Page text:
Giving beer a leg to stand on since 2006
Yooper is online now
MuddyCreek Likes This 
Reply With Quote Quick reply to this message
Old 07-31-2011, 11:14 PM   #6
jd3
Feedback Score: 0 reviews
Recipes 
 
Join Date: Apr 2011
Location: , The Back of the Bus
Posts: 443
Liked 8 Times on 7 Posts

Default

While I know there is a simple formula to get the reading post boil, I think it makes more sense to just take the reading.

I suspect the refractometer is either poorly calibrated, or just general poor quality and giving a bad reading. I use them in fish tanks and if they are the cheaper variety I can get different readings back to back.

Obviously one of the items is wrong. While I'd hope that the hydrometer is right since it is closest to the predicted readings, you would be a better judge of how things went.

I'd try it on some other known samples and go from there....

__________________
jd3 is offline
 
Reply With Quote Quick reply to this message
Old 08-01-2011, 12:29 AM   #7
Sithdad
Feedback Score: 0 reviews
Recipes 
 
Join Date: Jul 2009
Location: Macungie, PA
Posts: 332
Liked 12 Times on 10 Posts
Likes Given: 4

Default

Get some distilled water and test both your hydrometer and your refractometer. Your refractometer may need adjusting. Also, some refractometers need to have their results adjusted based on a comparable hydrometer result. For example, after adjusting your refractometer you test a wort sample with your hydrometer and your refractometer. If, your temperature adjusted, hydrometer reads 1.040 and your refractometer reads 1.044 your refractometer has and adjusted wort value of 0.004. This would mean that all of your readings, from your refractometer, would require an additional 0.004 being added.

__________________
Sithdad is offline
 
Reply With Quote Quick reply to this message
Old 08-01-2011, 12:35 AM   #8
Mpavlik22
Feedback Score: 0 reviews
Recipes 
 
Join Date: Apr 2011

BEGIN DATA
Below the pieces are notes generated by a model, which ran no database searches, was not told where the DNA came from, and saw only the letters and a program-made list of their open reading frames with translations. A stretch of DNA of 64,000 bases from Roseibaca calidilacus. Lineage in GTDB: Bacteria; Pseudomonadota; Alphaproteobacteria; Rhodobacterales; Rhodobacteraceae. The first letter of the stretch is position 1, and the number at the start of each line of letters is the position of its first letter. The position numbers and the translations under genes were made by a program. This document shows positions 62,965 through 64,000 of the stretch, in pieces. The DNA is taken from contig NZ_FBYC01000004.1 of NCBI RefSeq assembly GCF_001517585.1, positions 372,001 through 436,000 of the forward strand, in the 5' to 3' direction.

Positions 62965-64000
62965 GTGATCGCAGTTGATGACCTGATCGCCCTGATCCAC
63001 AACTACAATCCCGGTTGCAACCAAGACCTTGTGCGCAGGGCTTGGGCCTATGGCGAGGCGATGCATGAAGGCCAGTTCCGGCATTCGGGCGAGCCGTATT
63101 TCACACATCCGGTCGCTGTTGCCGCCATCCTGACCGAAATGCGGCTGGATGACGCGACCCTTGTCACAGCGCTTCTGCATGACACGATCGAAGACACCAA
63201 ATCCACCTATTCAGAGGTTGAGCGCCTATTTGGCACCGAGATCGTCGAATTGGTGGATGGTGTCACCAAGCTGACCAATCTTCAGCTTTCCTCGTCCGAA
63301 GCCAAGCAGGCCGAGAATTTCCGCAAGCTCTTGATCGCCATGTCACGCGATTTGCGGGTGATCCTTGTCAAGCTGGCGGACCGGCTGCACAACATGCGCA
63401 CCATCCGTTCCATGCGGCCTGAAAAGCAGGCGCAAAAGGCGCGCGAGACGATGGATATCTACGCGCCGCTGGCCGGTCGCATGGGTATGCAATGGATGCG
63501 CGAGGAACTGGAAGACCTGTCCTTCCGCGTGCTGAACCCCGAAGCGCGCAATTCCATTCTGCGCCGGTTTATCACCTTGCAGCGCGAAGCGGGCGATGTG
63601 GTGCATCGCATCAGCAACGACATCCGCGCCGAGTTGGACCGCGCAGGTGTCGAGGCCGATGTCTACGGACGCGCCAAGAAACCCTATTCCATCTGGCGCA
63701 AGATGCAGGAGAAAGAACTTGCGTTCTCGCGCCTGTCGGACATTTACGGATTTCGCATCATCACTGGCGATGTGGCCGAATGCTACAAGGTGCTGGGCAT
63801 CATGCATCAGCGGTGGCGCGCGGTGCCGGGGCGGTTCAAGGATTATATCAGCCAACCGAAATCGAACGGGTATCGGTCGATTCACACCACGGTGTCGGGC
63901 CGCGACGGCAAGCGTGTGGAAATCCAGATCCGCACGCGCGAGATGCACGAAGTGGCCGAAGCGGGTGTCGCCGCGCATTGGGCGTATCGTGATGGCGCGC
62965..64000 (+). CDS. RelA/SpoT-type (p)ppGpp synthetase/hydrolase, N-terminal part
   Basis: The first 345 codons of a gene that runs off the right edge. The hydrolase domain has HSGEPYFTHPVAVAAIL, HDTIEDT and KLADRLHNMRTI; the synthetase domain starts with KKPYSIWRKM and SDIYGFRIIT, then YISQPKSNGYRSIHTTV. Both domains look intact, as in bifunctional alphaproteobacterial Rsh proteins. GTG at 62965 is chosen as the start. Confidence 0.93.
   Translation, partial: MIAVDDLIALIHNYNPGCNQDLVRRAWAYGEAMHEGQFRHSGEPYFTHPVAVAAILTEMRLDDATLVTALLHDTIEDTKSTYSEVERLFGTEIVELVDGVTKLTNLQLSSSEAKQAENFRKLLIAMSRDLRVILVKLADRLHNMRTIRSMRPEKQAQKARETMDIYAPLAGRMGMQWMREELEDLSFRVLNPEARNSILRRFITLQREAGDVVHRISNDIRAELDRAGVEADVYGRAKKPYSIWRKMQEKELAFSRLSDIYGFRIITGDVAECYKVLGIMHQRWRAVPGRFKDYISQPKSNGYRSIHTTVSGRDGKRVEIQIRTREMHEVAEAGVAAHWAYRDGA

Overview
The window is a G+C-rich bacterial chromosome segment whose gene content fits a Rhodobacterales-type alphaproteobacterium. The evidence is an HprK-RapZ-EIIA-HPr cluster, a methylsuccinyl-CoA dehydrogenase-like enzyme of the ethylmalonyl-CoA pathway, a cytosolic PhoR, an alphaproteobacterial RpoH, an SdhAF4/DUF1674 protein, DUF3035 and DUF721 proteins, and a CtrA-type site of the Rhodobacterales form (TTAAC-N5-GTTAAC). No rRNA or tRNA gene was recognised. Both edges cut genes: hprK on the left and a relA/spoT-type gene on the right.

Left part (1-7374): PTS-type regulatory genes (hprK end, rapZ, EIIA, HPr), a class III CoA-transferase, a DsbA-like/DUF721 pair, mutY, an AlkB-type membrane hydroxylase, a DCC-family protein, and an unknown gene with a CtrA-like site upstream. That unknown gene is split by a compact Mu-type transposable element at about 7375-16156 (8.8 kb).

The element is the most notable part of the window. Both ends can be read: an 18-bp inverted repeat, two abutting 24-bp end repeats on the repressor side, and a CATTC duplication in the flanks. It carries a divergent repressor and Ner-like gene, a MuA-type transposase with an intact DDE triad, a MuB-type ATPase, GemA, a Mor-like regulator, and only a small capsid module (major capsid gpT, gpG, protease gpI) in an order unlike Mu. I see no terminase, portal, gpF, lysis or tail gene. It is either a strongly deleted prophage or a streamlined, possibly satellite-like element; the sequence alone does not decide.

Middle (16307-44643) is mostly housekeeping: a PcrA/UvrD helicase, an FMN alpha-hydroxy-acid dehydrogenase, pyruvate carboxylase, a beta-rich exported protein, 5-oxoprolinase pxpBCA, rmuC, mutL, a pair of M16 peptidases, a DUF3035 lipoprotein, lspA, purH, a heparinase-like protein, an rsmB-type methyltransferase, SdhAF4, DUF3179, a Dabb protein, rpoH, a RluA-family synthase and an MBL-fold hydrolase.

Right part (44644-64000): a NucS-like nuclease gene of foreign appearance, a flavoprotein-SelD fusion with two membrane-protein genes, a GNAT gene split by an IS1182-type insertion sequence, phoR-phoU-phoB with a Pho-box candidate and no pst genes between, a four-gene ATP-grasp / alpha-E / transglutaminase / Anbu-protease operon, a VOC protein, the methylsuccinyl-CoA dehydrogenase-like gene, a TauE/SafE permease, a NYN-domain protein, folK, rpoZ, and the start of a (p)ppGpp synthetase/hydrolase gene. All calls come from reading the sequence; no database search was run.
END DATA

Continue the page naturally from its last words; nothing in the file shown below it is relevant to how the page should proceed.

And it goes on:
Location: Pittsburgh, PA
Posts: 316
Likes Given: 1

Default

As already stated I have calibrated both with distiller water

__________________

"If you fail to plan, then you plan to fail"

Mpavlik22 is offline
 
Reply With Quote Quick reply to this message
Old 08-01-2011, 12:53 AM   #9
iaefebs
Registered User
HBT_SUPPORTER.png
Feedback Score: 2 reviews
Recipes 
 
Join Date: Aug 2010
Location: West Coast, MI
Posts: 2,663
Liked 242 Times on 176 Posts
Likes Given: 605

Default

Quote:
Originally Posted by Mpavlik22 View Post
As already stated I have calibrated both with distiller water
I'm not sure what kind of an answer you are looking for. It seems people have trouble with refractometers. I don't know if it is because the newer cheaper ones have defects or if they are not getting the proper temp for a reading. I take a small sample of pre boil wort and place it in my ferment chamber for a few minutes then take a reading. I do the same post boil. When I sample during ferment I just insert a straw through the airlock hole to grab a sample. I hardly ever use a hydrometer untill it gives me an excuse to taste a sample. My refractometer is 5 years old.... maybe they made them better back then. I think you are experiencing temperature problems.
__________________
iaefebs is offline
 
Reply With Quote Quick reply to this message
Old 08-01-2011, 02:49 AM   #10
ajdelange
Senior Member